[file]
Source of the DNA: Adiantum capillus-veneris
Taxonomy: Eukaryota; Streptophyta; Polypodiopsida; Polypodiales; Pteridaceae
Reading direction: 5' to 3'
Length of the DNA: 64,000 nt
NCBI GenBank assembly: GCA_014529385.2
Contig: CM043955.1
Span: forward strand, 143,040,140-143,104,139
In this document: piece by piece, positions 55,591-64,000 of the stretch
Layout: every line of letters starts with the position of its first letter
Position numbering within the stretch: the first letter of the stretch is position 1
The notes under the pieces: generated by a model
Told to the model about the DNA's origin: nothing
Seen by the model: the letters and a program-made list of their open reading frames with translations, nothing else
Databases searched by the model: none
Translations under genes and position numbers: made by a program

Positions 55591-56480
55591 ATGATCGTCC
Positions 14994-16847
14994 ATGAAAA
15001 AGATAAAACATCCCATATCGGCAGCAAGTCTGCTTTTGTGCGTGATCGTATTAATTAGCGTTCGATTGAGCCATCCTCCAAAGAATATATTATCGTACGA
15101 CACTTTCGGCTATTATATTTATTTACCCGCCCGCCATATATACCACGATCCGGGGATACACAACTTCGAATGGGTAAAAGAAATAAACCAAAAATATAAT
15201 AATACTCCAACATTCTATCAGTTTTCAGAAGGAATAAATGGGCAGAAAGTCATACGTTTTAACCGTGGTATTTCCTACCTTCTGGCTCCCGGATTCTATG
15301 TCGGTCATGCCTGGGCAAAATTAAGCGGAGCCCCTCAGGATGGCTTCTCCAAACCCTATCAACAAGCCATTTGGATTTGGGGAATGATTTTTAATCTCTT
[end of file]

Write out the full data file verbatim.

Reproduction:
Source of the DNA: Adiantum capillus-veneris
Taxonomy: Eukaryota; Streptophyta; Polypodiopsida; Polypodiales; Pteridaceae
Reading direction: 5' to 3'
Length of the DNA: 64,000 nt
NCBI GenBank assembly: GCA_014529385.2
Contig: CM043955.1
Span: forward strand, 143,040,140-143,104,139
In this document: piece by piece, positions 55,591-64,000 of the stretch
Layout: every line of letters starts with the position of its first letter
Position numbering within the stretch: the first letter of the stretch is position 1
The notes under the pieces: generated by a model
Told to the model about the DNA's origin: nothing
Seen by the model: the letters and a program-made list of their open reading frames with translations, nothing else
Databases searched by the model: none
Translations under genes and position numbers: made by a program

Positions 55591-56480
55591 ATGATCGTCC
Positions 14994-16847
14994 ATGAAAA
15001 AGATAAAACATCCCATATCGGCAGCAAGTCTGCTTTTGTGCGTGATCGTATTAATTAGCGTTCGATTGAGCCATCCTCCAAAGAATATATTATCGTACGA
15101 CACTTTCGGCTATTATATTTATTTACCCGCCCGCCATATATACCACGATCCGGGGATACACAACTTCGAATGGGTAAAAGAAATAAACCAAAAATATAAT
15201 AATACTCCAACATTCTATCAGTTTTCAGAAGGAATAAATGGGCAGAAAGTCATACGTTTTAACCGTGGTATTTCCTACCTTCTGGCTCCCGGATTCTATG
15301 TCGGTCATGCCTGGGCAAAATTAAGCGGAGCCCCTCAGGATGGCTTCTCCAAACCCTATCAACAAGCCATTTGGATTTGGGGAATGATTTTTAATCTCTT